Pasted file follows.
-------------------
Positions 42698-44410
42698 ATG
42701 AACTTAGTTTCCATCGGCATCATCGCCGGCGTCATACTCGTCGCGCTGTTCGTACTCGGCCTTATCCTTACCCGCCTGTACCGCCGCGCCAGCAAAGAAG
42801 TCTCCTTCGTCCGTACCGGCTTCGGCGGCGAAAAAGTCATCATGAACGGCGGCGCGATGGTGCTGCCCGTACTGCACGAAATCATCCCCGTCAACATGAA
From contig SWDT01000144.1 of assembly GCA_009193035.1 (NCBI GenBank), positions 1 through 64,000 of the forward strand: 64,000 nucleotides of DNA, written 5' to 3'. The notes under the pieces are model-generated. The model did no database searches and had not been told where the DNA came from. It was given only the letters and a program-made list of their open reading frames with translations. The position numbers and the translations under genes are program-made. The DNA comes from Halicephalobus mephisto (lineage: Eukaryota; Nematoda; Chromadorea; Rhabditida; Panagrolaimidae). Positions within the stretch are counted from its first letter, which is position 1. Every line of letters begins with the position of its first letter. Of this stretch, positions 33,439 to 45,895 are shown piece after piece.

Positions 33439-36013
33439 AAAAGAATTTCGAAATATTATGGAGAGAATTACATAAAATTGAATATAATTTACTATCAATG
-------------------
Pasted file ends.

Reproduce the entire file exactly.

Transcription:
Positions 42698-44410
42698 ATG
42701 AACTTAGTTTCCATCGGCATCATCGCCGGCGTCATACTCGTCGCGCTGTTCGTACTCGGCCTTATCCTTACCCGCCTGTACCGCCGCGCCAGCAAAGAAG
42801 TCTCCTTCGTCCGTACCGGCTTCGGCGGCGAAAAAGTCATCATGAACGGCGGCGCGATGGTGCTGCCCGTACTGCACGAAATCATCCCCGTCAACATGAA
From contig SWDT01000144.1 of assembly GCA_009193035.1 (NCBI GenBank), positions 1 through 64,000 of the forward strand: 64,000 nucleotides of DNA, written 5' to 3'. The notes under the pieces are model-generated. The model did no database searches and had not been told where the DNA came from. It was given only the letters and a program-made list of their open reading frames with translations. The position numbers and the translations under genes are program-made. The DNA comes from Halicephalobus mephisto (lineage: Eukaryota; Nematoda; Chromadorea; Rhabditida; Panagrolaimidae). Positions within the stretch are counted from its first letter, which is position 1. Every line of letters begins with the position of its first letter. Of this stretch, positions 33,439 to 45,895 are shown piece after piece.

Positions 33439-36013
33439 AAAAGAATTTCGAAATATTATGGAGAGAATTACATAAAATTGAATATAATTTACTATCAATG